A Los Angeles police lieutenant ripped into the “woke narrative” fueling an “anti-police climate” in California and prosecutors’ reluctance to hold criminals accountable Wednesday while eulogizing an officer under his command who died last month when attacked off-duty by suspected gang members.
Hundreds of police turned out Wednesday morning to mourn Fernando Arroyos, who died on Jan. 10 when attacked by a group of suspected gang members in an alleged gunpoint robbery while he was out house hunting with his girlfriend.
“The system and the community that you worked so hard for failed you,” said LAPD Lt. Rex Ingram, Arroyos’ watch commander. “You expressed your concerns to your family many times about how criminals were not being held accountable for their actions, and how it was frustrating for the police and much more heartbreaking for the innocent victims.”
Arroyos’ death comes as Los Angeles District Attorney George Gascon is under fire for his alleged soft-on-crime policies, which see little or no bail for serious offenders and recently sent a 26-year-old trans woman convicted of molesting a 10-year-old girl to be housed in a juvenile facility with females.
“Your murder will not be in vain, and the violence must stop: Enough is enough,” Ingram said. “You shared with me your worries over the anti-police climate, the refusal to hold criminals accountable, and a woke narrative that only seemed to make things worse, not better. But despite those concerns, Fernando, you always carried on. Because you are Fernando Arroyos. Fernando it is my promise to you that I will continue to wear my badge proudly and continue to protect and serve in your honor.”
Ingram described the slain officer as a “bright, shining star of hope” and a role model for his fellow officers and for children to emulate. He said he got a strong sense of Arroyos’ intelligence and dedication to the job upon their first meeting.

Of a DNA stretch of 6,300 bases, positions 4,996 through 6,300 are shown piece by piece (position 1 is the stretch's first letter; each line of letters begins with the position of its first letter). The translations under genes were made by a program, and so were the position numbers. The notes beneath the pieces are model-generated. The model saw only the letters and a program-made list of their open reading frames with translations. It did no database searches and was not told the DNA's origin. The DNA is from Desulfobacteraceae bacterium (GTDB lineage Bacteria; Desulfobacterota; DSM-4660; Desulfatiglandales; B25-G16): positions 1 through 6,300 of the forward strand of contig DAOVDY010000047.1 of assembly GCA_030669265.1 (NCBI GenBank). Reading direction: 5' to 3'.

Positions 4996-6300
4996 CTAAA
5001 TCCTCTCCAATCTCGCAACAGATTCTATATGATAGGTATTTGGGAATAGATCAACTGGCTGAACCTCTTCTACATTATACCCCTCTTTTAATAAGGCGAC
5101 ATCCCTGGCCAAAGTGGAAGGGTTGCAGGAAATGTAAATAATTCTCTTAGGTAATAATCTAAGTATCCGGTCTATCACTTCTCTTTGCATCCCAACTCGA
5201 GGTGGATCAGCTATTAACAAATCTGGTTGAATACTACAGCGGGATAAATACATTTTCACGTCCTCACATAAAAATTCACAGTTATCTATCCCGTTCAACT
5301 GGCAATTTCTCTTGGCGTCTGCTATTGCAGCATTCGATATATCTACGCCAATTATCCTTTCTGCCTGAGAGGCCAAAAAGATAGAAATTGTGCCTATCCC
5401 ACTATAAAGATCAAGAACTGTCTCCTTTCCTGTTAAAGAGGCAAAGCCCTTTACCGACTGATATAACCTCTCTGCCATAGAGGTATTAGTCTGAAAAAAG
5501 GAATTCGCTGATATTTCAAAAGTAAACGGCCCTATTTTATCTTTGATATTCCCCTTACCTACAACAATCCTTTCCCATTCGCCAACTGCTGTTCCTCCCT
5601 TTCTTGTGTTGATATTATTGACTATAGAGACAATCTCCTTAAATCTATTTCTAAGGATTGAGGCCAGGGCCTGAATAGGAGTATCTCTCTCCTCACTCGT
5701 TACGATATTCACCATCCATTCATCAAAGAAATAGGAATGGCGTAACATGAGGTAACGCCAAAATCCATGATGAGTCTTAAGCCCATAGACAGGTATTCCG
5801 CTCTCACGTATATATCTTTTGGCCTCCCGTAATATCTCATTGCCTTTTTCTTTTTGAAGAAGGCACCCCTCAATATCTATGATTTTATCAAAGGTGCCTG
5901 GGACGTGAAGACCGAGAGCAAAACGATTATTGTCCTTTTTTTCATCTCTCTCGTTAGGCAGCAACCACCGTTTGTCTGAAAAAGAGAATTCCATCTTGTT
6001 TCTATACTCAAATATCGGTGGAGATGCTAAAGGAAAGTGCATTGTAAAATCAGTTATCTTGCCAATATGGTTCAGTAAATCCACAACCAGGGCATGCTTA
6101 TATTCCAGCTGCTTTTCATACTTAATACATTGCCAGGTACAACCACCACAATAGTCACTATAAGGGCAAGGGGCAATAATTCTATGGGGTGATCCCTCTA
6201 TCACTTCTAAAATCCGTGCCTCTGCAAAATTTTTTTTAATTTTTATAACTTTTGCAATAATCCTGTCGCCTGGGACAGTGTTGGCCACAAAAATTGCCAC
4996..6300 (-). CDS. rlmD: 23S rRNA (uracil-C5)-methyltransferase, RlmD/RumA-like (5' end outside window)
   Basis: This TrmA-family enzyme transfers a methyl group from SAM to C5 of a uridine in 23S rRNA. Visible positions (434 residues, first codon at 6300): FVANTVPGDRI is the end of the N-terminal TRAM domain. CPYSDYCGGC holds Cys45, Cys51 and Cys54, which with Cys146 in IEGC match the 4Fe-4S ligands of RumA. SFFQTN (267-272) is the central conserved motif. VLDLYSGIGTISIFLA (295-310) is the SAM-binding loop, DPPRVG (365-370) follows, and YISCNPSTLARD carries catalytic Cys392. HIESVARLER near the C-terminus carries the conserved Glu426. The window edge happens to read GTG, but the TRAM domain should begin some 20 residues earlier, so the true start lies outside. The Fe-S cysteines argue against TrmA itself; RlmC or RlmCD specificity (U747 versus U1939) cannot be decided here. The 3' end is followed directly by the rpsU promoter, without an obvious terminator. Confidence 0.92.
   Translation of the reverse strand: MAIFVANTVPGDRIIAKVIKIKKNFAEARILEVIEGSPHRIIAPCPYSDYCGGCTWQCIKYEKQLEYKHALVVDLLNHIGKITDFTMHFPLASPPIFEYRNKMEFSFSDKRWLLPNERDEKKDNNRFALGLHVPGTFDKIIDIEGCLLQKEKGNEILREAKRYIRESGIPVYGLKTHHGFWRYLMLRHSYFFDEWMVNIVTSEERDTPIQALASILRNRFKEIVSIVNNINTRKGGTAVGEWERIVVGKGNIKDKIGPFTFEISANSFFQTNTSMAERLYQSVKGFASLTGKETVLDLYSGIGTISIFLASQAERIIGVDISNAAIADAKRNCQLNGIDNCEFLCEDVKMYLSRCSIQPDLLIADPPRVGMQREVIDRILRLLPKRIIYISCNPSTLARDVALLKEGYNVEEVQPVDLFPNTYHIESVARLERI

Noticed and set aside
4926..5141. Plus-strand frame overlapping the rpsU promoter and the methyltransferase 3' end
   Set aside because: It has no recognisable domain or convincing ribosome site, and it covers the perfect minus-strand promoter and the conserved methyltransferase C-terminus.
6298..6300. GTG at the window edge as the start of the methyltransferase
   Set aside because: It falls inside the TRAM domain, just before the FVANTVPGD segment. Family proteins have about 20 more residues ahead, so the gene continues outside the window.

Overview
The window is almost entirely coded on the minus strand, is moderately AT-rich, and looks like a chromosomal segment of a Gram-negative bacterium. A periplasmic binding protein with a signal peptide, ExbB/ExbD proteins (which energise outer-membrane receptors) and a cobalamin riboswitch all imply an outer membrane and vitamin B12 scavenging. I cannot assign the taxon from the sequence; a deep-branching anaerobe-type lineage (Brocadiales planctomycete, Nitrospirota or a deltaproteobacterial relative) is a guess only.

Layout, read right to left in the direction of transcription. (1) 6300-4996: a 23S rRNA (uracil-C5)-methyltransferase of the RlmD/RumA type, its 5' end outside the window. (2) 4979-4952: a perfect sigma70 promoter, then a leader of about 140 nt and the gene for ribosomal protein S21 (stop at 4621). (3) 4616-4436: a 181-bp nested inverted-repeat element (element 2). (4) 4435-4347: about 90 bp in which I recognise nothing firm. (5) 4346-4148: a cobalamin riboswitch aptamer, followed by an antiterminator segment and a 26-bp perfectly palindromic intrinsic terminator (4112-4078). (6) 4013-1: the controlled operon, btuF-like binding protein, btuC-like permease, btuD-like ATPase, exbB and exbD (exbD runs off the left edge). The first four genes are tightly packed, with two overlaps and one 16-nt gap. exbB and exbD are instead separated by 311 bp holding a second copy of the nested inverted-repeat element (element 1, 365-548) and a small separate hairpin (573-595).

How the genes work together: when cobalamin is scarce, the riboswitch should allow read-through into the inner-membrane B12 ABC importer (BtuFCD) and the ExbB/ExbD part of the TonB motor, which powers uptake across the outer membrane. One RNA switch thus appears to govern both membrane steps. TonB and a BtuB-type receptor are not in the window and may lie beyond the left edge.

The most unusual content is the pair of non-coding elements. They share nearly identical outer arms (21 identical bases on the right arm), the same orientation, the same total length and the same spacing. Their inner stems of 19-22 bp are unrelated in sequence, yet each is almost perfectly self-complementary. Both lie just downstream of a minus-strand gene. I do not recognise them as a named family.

“You were a product of your community who represented the best of the diverse melting pot we call home in Los Angeles,” he said. “You stood tall, defending life and liberty so that everyone else could live their American Dream.”
Arroyos graduated from both Crenshaw High School and the University of California, Berkeley with honors, according to FOX 11 Los Angeles.
During the eulogy, Ingram acknowledged that Arroyos was a standout student at Berkeley despite the prevailing anti-police narrative on campus — shrugging off that sentiment on the way to achieving his lifelong dream of becoming a cop. He joined the police force in 2018.
“Fernando wore his badge with pride and lived up to its promise,” Ingram told a crowd of mourners, which included fellow officers from numerous departments. “I ask that all of you continue to do the same.”
Three suspected “Florencia 13” gang members and a woman face federal racketeering charges in connection with Arroyos’ death.
Police have identified the suspects as Luis Alfredo De La Rosa Rios, 29, Ernesto Cisneros, 22, Jesse Contreras, 34, and Rios’ girlfriend Haylee Marie Grisham, 18. They could face the death penalty if convicted on federal racketeering charges. The minimum sentence would be life imprisonment without parole.
Arroyos and his girlfriend were house-shopping when Rios and Cisneros allegedly held them up at gunpoint and stole some jewelry before an exchange of gunfire.
Arroyos suffered a single gunshot wound and died at the hospital. Cisneros also appeared injured after the gunfight, according to federal prosecutors, who said they obtained surveillance video showing Contreras helping him exit a black pickup truck linked to the crime.